New School News

Archiving Meaning: New Exhibition Turns Lens on OWS

A photo from Remember. Remember, a series by student Haimy Assefa.

In fall 2011, at the height of the Occupy Wall Street (OWS) protests, all anyone needed to stay on top of the action was an Internet connection and a thirst for information. Videos, photographs, blog posts and tweets from the protests were posted round the clock, creating a virtual representation of OWS that transcended geographical and political boundaries.

Since the protests in Manhattan’s Zuccotti Park ended, there has been much made of the movement’s next step, turning the energy it created into a sustainable force. But what about that virtual data stream that OWS created? Where does it go? How do we make sense of it?

These are the central questions of #searchunderoccupy, a new exhibition at the Sheila C. Johnson Design Center (SJDC) at Parsons The New School for Design. Through video, photography, audio, live feed tag clouds, posters, blogs and performance projects that examine the participatory techniques of OWS, #searchunderoccupy explores OWS as a “living archive,” continuously documented through traditional and new forms of digital and social media.

But #searchunderoccupy is more than an archive. This isn’t about creating an archive, but figuring out what the implications of a living, changing, contested archive are,, said Radhika Subramaniam, director and chief curator of the SJDC and faculty member at Parsons. The show explores the tension between classification and dismantling, and asks visitors to consider how many different characterizations of the same event can stand alongside, jostling one another.,

A true New School affair, the exhibition was organized by students and faculty from across the university, including Subramaniam, students Brianne Cole, Piril Gunduz, Reena Katz, Daniel Kim, and Laura Trager; faculty members Melanie Crean, Julia Foulkes, Melissa Friedling, and Nitin Sawhney; and Carin Kuoni, director of the Vera List Center for Art and Politics at The New School. The exhibition design was done by student Lee Gibson, and the graphic and web design by students Laura Scherling, Dan Selden and Nicholas Brewer.

That many voices contributed to #searchunderoccupy is indicative of The New School’s broader relationship to OWS. From hosting classroom discussions and teach-ins to, briefly, being home to an occupation, The New School is inextricably linked to the OWS story. Our community is actively involved in Occupy Wall Street, and for those who are not, these issues, radical disparities, debt, are still profoundly relevant,, said Subramaniam.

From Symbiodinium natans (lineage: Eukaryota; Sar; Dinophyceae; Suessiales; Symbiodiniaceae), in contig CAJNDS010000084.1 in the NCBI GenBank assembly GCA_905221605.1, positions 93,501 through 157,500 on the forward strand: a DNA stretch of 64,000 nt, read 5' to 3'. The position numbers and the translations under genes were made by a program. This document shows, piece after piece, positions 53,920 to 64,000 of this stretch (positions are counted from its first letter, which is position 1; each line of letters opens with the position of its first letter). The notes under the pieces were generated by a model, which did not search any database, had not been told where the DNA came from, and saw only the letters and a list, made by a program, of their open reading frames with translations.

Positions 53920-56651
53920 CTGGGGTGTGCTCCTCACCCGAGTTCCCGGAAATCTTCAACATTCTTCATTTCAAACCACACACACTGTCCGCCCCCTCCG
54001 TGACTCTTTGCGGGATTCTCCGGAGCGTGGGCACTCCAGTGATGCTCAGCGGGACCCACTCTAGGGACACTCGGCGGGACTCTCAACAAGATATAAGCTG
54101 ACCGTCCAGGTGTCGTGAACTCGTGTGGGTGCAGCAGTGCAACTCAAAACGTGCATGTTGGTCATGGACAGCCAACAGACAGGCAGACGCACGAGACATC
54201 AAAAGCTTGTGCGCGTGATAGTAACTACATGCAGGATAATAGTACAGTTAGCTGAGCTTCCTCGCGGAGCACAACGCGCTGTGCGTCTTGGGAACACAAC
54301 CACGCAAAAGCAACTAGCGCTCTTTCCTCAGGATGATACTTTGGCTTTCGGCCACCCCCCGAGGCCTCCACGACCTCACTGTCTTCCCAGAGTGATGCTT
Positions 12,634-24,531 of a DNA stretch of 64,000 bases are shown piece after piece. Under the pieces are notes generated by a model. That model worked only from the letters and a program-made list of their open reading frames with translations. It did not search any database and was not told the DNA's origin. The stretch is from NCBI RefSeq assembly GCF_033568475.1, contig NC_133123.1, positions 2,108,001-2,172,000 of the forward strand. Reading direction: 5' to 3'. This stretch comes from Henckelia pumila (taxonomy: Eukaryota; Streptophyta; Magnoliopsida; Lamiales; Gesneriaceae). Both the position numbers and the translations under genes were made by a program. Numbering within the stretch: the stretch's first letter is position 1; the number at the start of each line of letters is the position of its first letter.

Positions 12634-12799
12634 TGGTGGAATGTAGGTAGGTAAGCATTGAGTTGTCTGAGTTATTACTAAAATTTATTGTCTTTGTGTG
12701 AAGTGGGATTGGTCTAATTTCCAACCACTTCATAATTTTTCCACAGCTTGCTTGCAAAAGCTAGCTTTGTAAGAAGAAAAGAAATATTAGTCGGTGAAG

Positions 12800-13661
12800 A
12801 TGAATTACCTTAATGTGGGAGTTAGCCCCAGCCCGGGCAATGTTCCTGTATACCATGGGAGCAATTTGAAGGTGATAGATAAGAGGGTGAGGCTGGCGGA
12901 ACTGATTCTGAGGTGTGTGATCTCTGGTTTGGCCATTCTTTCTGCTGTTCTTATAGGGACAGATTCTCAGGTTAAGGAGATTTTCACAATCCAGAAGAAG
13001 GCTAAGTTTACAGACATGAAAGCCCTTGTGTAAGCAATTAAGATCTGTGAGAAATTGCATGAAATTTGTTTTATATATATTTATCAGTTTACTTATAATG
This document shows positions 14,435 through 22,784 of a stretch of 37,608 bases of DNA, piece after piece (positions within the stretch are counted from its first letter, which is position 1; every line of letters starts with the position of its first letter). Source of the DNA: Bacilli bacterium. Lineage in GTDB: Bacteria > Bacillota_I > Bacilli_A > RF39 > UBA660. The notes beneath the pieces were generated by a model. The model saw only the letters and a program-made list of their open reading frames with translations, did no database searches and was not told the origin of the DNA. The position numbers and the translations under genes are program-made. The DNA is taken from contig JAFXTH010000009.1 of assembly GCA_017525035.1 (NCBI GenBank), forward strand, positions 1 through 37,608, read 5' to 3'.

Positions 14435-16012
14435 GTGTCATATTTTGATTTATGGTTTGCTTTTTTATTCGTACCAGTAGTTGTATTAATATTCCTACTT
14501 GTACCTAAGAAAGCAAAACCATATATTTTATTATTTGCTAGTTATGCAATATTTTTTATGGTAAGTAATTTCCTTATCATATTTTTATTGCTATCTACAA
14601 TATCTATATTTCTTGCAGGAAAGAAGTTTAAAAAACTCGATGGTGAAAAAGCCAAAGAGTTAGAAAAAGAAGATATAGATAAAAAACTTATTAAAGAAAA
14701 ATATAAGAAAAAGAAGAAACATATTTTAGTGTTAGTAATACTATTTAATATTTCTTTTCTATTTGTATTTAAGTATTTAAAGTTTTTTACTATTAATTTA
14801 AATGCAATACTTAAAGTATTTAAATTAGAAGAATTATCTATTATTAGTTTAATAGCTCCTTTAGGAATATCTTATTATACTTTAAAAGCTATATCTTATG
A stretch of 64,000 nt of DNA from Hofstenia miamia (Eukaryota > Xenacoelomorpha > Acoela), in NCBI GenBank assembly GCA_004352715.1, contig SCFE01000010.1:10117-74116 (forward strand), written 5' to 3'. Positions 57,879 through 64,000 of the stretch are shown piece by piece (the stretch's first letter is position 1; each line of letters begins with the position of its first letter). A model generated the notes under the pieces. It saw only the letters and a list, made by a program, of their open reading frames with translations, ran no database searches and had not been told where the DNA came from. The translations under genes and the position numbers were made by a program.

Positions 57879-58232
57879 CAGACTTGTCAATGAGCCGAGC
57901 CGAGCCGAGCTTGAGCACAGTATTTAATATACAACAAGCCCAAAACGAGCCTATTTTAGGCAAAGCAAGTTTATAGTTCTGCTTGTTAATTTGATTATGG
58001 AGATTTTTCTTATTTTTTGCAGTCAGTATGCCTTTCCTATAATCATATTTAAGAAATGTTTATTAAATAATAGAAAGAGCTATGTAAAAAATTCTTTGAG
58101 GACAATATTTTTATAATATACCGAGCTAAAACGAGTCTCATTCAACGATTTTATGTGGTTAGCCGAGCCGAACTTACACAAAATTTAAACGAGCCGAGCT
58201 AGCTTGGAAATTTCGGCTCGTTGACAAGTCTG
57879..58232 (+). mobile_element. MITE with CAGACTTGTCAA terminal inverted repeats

For organizers and participants, that is #searchunderoccupy’s greatest strength. My involvement with OWS spurred from sheer curiosity, at that point it was all word of mouth with little media coverage, but it quickly became a daily activity,, said Haimy Assefa, an International Affairs student at The New School for Public Engagement, whose work is on view in the show. I felt strongly about giving Occupy Wall Street a voice though my photographs. The protesters are often painted as spoiled kids; my photos try to portray the wide spectrum of people involved in the movement.,

To broaden the dialogue throughout the exhibition’s March 2- April 1 run, the organizers of the exhibition will host a series of teach-ins, performances and public programs at the SJDC, including a conversation on the proliferation of media around OWS with Paper Tiger Television Collective’s Martin Lucas, and a discussion on archival agency, and swarmchiving, with artist and writer Gregory Sholette . In timing with the opening, the student group Bricollab organized a participatory art project using direct democratic techniques.

And in keeping with OWS’s commitment to open participation, students, faculty and the general public can weigh in from anywhere. The interactive website, which serves as a virtual homepage for the show, invites visitors to submit material of their own and join the conversation.

No matter how they participate, #searchunderoccupy is certain to leave visitors with more questions than answers, which is precisely what the organizers intended. I hope the exhibition makes people think about sense and ambiguity, and how closely the two usually live in the world,, Subramaniam said.

#searchunderoccupy is on view through April 1 in the Arnold and Sheila Aronson Galleries at Parsons The New School for Design, 66 Fifth Avenue, and is free and open to the public. For more information, including gallery hours, please visit

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